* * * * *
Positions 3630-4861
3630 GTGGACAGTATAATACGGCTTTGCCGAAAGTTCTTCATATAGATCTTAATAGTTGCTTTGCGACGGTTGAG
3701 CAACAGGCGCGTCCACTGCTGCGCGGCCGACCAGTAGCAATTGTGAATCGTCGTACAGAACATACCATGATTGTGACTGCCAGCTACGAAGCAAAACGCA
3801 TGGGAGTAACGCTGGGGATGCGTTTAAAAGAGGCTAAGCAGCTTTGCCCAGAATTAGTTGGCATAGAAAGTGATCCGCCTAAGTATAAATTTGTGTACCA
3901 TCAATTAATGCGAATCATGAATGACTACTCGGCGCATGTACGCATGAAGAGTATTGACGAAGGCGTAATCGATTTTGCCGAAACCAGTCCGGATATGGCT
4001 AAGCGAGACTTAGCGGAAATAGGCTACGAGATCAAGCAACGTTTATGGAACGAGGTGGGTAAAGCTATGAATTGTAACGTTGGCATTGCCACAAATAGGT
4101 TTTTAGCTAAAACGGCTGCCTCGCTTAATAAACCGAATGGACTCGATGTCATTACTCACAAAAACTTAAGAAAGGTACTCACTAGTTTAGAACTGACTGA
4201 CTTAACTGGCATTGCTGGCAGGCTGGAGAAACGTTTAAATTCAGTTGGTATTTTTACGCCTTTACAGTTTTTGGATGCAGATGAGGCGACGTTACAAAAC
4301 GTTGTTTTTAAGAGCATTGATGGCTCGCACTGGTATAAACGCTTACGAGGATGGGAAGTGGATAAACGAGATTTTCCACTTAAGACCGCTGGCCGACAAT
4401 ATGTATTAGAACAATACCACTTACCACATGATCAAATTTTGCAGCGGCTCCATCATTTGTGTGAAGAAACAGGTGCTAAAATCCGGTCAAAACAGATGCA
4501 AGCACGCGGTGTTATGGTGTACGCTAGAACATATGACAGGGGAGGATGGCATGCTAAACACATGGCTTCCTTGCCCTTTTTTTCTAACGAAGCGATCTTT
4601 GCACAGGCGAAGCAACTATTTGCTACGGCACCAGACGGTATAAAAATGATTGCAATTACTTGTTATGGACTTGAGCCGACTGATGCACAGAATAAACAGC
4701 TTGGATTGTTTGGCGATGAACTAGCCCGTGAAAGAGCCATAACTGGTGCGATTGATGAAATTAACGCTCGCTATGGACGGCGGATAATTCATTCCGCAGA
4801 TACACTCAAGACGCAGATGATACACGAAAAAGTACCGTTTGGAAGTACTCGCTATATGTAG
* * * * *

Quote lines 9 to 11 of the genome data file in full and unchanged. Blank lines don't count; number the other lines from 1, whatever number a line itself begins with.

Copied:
4301 GTTGTTTTTAAGAGCATTGATGGCTCGCACTGGTATAAACGCTTACGAGGATGGGAAGTGGATAAACGAGATTTTCCACTTAAGACCGCTGGCCGACAAT
4401 ATGTATTAGAACAATACCACTTACCACATGATCAAATTTTGCAGCGGCTCCATCATTTGTGTGAAGAAACAGGTGCTAAAATCCGGTCAAAACAGATGCA
4501 AGCACGCGGTGTTATGGTGTACGCTAGAACATATGACAGGGGAGGATGGCATGCTAAACACATGGCTTCCTTGCCCTTTTTTTCTAACGAAGCGATCTTT